In line with the challenging macroeconomic landscape in 2016 which weighed on household, government and investment spending as well as operating and financing cost, the operating environment for corporates has remained tight as reflected in the performance of macroeconomic indicators such as GDP, FX rate and inflation. Although the impacts varied across sectors, corporates exposed to the downside risk of macroeconomic headwinds were able to navigate the choppy terrain by leveraging on scale, non-core earnings growth strategy, operating cost optimization, local input sourcing and other accounting ingenuity (usage of deferred tax assets) in order to stay profitable. Thus, financial performance has been largely resilient as indicated by corporate earnings for FY:2016 and the positive performance of the equities market in March 2017.
In the Banking sector, the key risk factor was weak asset quality which drove Non-Performing Loans (NPLs) and provisioning charges higher across industry Tiers, resulting in weaker margins and pressure on Capital Adequacy positions. This factor was also responsible for the reluctance of banks to extend new credit facilities as Industry loan book growth of 22.9% was majorly due to revaluation of FX denominated loans following two rounds of Naira depreciations in the year. Nevertheless, FY:2016 results released so far have been broadly positive on the back of industry-wide growth in non-interest income which was driven by FX trading income, Gains from revaluation of Net FX position and improvement in E-business income. All the Banks that have released results recorded expansion in both Gross Earnings and PAT save for STERLING which grew Gross Earnings marginally by 1.1% while PAT slid 49.5% Y-o-Y. The Banking index has declined 0.5% YTD; nevertheless, we remain optimistic on the prospects of defensive Tier-1 Banks (GUARANTY, ZENITH, UBA and ACCESS) which are our top picks for the sector. Similarly in the Insurance sector, financial performance has been largely positive as all companies that have reported results recorded growth in both Gross Premium Income and post-tax profit save for WAPIC which recorded a 54.8% decline in PAT.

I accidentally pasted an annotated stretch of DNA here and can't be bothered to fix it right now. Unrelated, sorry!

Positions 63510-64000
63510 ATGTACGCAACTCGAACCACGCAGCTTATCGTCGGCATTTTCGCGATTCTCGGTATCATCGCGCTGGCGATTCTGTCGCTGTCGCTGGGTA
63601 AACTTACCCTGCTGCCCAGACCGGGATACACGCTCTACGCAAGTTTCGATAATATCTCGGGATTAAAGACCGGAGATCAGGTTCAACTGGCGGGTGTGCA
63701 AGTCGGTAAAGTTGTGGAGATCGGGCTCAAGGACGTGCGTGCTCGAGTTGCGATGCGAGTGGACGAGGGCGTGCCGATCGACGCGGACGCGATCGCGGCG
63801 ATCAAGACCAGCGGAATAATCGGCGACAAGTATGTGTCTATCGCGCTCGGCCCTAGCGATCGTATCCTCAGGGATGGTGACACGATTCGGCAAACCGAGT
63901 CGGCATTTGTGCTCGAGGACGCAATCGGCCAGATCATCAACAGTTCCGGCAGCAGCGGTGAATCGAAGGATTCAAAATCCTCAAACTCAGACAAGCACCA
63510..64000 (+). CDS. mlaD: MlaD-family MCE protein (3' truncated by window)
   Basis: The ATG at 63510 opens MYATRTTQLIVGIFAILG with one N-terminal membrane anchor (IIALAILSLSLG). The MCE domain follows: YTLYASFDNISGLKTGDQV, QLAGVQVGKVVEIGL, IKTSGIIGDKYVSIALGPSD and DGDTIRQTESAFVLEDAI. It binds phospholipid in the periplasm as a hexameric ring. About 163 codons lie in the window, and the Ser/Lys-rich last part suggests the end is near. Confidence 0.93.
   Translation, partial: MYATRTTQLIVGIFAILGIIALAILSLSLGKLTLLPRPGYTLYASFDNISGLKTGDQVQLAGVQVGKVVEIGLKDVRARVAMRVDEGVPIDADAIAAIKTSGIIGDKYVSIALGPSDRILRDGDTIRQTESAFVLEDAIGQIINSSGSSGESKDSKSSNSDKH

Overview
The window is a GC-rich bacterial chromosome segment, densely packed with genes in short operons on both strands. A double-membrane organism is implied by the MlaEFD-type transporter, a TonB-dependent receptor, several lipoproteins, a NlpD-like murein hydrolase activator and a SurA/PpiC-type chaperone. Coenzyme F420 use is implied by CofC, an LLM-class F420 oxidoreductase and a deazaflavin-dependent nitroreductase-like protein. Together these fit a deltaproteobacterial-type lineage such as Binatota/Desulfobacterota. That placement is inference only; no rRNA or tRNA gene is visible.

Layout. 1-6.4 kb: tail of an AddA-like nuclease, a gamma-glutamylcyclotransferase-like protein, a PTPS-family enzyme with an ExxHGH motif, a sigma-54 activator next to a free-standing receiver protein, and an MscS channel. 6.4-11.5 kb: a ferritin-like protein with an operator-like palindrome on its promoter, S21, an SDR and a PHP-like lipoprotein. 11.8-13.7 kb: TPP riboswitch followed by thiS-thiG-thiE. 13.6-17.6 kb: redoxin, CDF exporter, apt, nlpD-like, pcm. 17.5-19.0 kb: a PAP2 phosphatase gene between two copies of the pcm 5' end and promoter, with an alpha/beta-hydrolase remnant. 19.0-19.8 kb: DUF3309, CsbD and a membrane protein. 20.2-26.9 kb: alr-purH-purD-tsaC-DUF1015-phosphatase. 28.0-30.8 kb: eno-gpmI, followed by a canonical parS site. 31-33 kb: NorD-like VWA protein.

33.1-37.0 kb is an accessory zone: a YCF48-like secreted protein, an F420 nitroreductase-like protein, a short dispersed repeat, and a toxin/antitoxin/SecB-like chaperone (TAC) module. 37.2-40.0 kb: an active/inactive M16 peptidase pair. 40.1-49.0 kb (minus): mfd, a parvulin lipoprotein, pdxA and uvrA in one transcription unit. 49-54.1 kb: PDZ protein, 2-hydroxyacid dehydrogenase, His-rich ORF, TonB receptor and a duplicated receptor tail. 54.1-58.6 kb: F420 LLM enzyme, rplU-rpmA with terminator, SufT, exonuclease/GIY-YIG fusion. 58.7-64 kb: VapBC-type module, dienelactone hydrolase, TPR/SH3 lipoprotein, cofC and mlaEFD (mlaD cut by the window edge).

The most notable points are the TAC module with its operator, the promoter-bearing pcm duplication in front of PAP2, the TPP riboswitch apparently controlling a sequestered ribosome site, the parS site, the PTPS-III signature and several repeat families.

In the Consumer Goods sector, most FMCGs took advantage of the non-discretionary nature of their products to raise prices in order to offset increase in cost of raw materials; hence, revenue grew across board but margins remained weak due to higher operating and finance costs. The biggest players in the sector: NIGERIAN BREWERIES and NESTLE posted rather unimpressive profit numbers though revenues were reasonably positive while players like UNILEVER, DANGSUGAR and CHAMPION BREWERIES outperformed analysts’ estimates. NESTLE and NIGERIAN BREWERIES grew turnover by 20.2% and 6.7% Y-o-Y respectively, Net finance cost surged 276.6% and 71.5% while PAT slid 66.7% and 25.3% in that order. On the flipside, UNILEVER (Turnover up 57.9%, PAT improved 8.6%), DANGSUGAR (Turnover up 57.9%, PAT up 8.6%) and CHAMPION BREWERIES (Turnover up 10.4%, PAT surged 587.6%) impressed within the period.
For Industrial Goods companies, margins were pressured by aggressive price competition in the first 9 months of the year and rising cost of sales which was driven by Gas supply challenges. DANGCEM, the biggest player in the sector sustained a positive performance with Gross revenue increasing 25.1% while PAT rose 2.9%. On the other hand, WAPCO recorded a 17.8% dip in turnover while PAT fell 37.9%. WAPCO’s result however outperformed estimates due to a stronger than expected 4th Quarter operating performance and an unanticipated tax credit of N39.7bn. Accordingly, investor sentiment towards the stock has been broadly positive and this has lifted the Industrial Goods index 7.7% YTD – the only index with positive YTD return.
Performance of companies in the Oil & Gas sector has been mixed as the downstream players have continued to benefit from the reforms in the downstream Oil & Gas space especially with regards to the partial-deregulation of the sector which resulted to a hike in petrol prices in May 2016. Consequently, MOBIL (+46.6%) and TOTAL (+39.9%) recorded the highest Y-o-Y increases in turnover while PAT equally rose 67.3% and 270.0% Y-o-Y respectively. On the flipside, results of the upstream players have been largely unimpressive as disruptions to oil installation in the Niger Delta took a toll on earnings. Consequently, SEPLAT’s turnover declined 43.9% Y-o-Y while a Loss of N45.4bn was recorded for the period.
We are moderately optimistic on corporate earnings in the year although we expect the recent improvement in FX liquidity - which has resulted in the appreciation of parallel market FX rate – to positively impact cost of sales for manufacturers while improvement in fiscal revenue for the Sovereign and Sub-nationals will also be positive for consumer spending and earnings growth. Similarly, we expect reforms in the Oil & Gas sector with regards to curtailing attacks on oil installations to bode well for players in the sector. However, with the likelihood of the CBN maintaining current FX peg, companies which leveraged on FX gains to boost earnings in FY:2016 (particularly banks) could experience a high-base impact driven decline in turnover. Despite our positive view of forward earnings, we expect investors’ appetite for equities to remain soft in the interim due to subsisting fragmentation of the FX market.